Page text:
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 NJ contractor since 1994, and a father, and husband. Contact me for all your construction questions.

Thursday, December 30, 2010

Lets talk terms and definitions

Asphalt:  A bituminous waterproofing agent applied to roofing materials during manufacturing.
Asphalt plastic roofing cement:   An asphalt-based cement used to bond roofing materials. Also known as flashing cement or mastic.
Blisters:  Bubbles that may appear on the surface of asphalt roofing after installation.
Build Up Roof:  A flat or low-sloped roof consisting of multiple layers of asphalt and ply sheets.
Bundle:  A package of shingles. There are 3, 4 or 5 bundles per square.
Butt edge:  The lower edge of the shingle tabs.
Caulk:  To fill a joint with mastic or asphalt cement to prevent leaks.
Chalk line:  A line made on the roof by snapping a taut string or cord dusted with chalk. Used for alignment purposes.
Coating:  A layer of viscous asphalt applied to the base material into which granules or other surfacing is embedded.
Collar:  Pre-formed flange placed over a vent pipe to seal the roof around the vent pipe opening. Also called a vent sleeve.
Condensation:  The change of water from vapor to liquid when warm, moisture-laden air comes in contact with a cold surface.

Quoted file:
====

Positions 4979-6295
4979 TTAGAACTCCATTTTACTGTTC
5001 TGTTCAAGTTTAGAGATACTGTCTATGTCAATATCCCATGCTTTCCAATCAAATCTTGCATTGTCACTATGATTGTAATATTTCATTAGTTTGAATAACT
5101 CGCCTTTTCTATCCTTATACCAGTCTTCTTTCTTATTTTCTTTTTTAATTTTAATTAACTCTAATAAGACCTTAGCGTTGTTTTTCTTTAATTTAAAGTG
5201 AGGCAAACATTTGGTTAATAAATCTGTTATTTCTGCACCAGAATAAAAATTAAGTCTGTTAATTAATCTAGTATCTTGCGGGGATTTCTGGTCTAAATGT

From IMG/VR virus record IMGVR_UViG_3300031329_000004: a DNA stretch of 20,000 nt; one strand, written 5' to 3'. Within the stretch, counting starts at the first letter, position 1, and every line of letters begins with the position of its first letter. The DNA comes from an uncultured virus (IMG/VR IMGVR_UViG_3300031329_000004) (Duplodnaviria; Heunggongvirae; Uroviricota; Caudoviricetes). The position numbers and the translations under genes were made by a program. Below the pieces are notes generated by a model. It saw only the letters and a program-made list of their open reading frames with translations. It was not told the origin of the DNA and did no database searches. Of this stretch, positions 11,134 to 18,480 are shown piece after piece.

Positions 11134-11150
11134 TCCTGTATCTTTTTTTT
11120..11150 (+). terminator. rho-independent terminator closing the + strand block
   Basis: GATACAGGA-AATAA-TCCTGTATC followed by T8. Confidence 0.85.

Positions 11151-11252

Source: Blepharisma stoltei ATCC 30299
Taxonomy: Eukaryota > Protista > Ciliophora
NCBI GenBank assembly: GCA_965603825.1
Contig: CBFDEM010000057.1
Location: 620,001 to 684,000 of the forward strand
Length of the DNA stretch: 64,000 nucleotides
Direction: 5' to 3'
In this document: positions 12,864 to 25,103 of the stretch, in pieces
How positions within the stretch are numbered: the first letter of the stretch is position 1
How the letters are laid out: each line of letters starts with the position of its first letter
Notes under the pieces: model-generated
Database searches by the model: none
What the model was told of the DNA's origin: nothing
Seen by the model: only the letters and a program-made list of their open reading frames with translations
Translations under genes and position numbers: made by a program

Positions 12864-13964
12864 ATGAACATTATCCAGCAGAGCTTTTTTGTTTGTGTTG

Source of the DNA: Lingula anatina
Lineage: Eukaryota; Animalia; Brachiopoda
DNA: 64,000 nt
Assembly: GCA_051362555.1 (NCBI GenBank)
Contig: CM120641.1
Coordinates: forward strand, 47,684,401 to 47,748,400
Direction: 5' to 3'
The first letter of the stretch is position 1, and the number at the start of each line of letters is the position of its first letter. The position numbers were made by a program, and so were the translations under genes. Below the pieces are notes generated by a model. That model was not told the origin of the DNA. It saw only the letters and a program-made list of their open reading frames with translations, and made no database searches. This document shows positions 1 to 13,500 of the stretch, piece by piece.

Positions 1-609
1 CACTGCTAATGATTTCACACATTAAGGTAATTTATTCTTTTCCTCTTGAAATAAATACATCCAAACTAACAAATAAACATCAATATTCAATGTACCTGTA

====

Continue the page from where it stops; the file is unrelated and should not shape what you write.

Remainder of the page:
Counter Flashing:  That portion of the flashing attached to a vertical surface to prevent water from migrating behind the base flashing.
Course:  A row of shingles or roll roofing running the length of the roof.
Coverage:  Amount of weather protection provided by the roofing material. Depends on  number of layers of material between the exposed surface of the roofing and the deck; i.e., single coverage, double coverage, etc.
Cricket:  A peaked saddle construction at the back of a chimney to prevent accumulation of snow and ice and to deflect water around the chimney.
Cutout:  The open portions of a strip shingle between the tabs.
Deck:  The surface installed over the supporting framing members to which the roofing is applied.
Downspout:  A pipe for draining water from roof gutters. Also called a leader.
Drip edge:  A non-corrosive, non-staining material used along the eaves and rakes to allow water run-off to drip clear of underlying construction.
Eaves:  The horizontal, lower edge of a sloped roof.
Eaves flashing:  Additional layer of roofing material applied at the eaves to help prevent damage from water back-up.
Edging strips:  Boards nailed along eaves and rakes after cutting back existing wood shingles to provide secure edges for re-roofing with asphalt shingles.
Fiber glass mat:  An asphalt roofing base material manufactured from glass fibers.
Flashing:  Pieces of metal or roll roofing used to prevent seepage of water into a building around any intersection or projection in a roof such as vent pipes, chimneys, adjoining walls, dormers and valleys. Galvanized metal flashing should be minimum 26-gauge.
Gable:  The upper portion of a sidewall that comes to a triangular point at the ridge of a sloping roof.
Gable roof:  A type of roof containing sloping planes of the same pitch on each side of the ridge. Contains a gable at each end.
Gambrel roof:  A type of roof containing two sloping planes of different pitch on each side of the ridge. The lower plane has a steeper slope than the upper. Contains a gable at each end.